The report is good, the situation is bad
Israel longs for vision, wisdom and resolution. The Turkel committee has contributed very little in those areas.
The committee investigating the May 31 Gaza-bound flotilla published the first of two reports yesterday after seven months of work. The committee, headed by retired justice Jacob Turkel, made a dream come true for Prime Minister Benjamin Netanyahu, who appointed it. If it had been called the Netanyahu committee it could not have produced a better report.
It completely exonerated Israel of breaking international law in imposing the naval blockade on Gaza and in taking over the flotilla's flagship, the Mavi Marmara. During that operation, nine Turkish activists were killed. Netanyahu and his ministers, who at the time quarreled over who was responsible for the failure, can derive satisfaction in terms of "what we wanted to prove."
The Turkel report's weakness is that it's not only good, but too good. It's not too good, however, for the naval commandos who risked their lives at the behest of those who sent them on their mission, which suffered from faulty intelligence and poor operational planning. The commandos were attacked, wounded and evacuated under shameful circumstances. This included 15 minutes during which three commandos were missing and nearly kidnapped without their commanders noticing. It's not the commandos' fault that the report is good but the situation, then and now, is bad.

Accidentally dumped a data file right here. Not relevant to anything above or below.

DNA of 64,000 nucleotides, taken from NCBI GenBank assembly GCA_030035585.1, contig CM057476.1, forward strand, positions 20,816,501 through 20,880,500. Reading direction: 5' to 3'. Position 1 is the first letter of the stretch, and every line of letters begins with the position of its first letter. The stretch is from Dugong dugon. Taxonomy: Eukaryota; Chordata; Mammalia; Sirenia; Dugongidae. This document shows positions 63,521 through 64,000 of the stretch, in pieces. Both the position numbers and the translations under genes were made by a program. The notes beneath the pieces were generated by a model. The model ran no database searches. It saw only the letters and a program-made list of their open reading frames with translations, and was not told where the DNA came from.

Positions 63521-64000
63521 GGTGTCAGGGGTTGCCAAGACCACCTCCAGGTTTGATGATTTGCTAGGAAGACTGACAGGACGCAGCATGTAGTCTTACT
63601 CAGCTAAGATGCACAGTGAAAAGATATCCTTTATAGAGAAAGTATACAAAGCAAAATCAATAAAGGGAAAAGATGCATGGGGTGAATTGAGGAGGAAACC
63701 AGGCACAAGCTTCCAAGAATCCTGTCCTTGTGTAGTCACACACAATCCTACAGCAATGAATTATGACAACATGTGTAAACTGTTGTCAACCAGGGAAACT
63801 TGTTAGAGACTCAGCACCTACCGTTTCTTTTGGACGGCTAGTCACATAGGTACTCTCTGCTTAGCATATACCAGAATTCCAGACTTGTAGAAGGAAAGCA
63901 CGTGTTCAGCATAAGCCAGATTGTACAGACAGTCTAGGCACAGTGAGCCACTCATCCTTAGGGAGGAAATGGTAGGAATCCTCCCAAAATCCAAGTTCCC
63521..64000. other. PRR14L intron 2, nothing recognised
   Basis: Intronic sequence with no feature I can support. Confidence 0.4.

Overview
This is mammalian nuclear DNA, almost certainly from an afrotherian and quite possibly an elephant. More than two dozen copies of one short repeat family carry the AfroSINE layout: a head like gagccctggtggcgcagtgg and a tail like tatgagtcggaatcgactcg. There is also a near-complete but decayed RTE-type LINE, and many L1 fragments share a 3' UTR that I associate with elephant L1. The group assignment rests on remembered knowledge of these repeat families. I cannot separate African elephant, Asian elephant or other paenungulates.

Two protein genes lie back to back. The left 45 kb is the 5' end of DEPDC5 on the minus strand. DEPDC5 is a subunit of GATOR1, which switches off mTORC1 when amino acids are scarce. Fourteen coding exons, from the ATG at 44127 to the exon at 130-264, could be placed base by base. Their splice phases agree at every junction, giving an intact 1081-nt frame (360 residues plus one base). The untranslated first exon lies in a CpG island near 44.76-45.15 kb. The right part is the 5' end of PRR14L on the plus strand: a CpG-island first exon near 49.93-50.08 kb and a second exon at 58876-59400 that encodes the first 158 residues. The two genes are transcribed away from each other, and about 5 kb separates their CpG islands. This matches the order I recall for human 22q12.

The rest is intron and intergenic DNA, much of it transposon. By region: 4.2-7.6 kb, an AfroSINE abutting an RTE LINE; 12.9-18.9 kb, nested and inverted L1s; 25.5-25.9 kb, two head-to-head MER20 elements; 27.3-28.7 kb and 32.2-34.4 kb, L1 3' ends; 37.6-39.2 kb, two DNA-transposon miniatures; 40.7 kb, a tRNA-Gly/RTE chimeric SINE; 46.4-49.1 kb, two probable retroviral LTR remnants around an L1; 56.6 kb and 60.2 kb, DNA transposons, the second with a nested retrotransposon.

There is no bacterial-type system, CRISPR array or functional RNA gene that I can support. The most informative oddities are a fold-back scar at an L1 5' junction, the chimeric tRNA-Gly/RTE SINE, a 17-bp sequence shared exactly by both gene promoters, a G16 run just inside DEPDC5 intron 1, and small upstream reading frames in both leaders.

Turkel and his colleagues were not judges in this case, but defenders. The panel included two distinguished reinforcements from abroad whose appointment had been approved by the Israeli government. So their participation was less significant than if they had been members of an external committee. The best advocate is inherently less credible than an ostensibly objective arbiter.
Therefore the report's usefulness in terms of diplomacy and public relations will probably be negligible. It doesn't represent a "committee of investigation" but rather the "government of Israel" - the entity that is responsible for the flotilla affair. Because, after all, Netanyahu and his ministers were afraid to appoint a state commission of inquiry, whose composition would be decided by the Supreme Court.
Israel's domestic problem stems from the quality of its leadership; discussion on this point was postponed to the second half of the report. Israel's external problem is not one of international law, although an astute government would leverage its exoneration to try to reconcile with Turkey, from a position of proven innocence. Justice is necessary but it is not enough. Israel longs for vision, wisdom and resolution. The Turkel committee has contributed very little in those areas.
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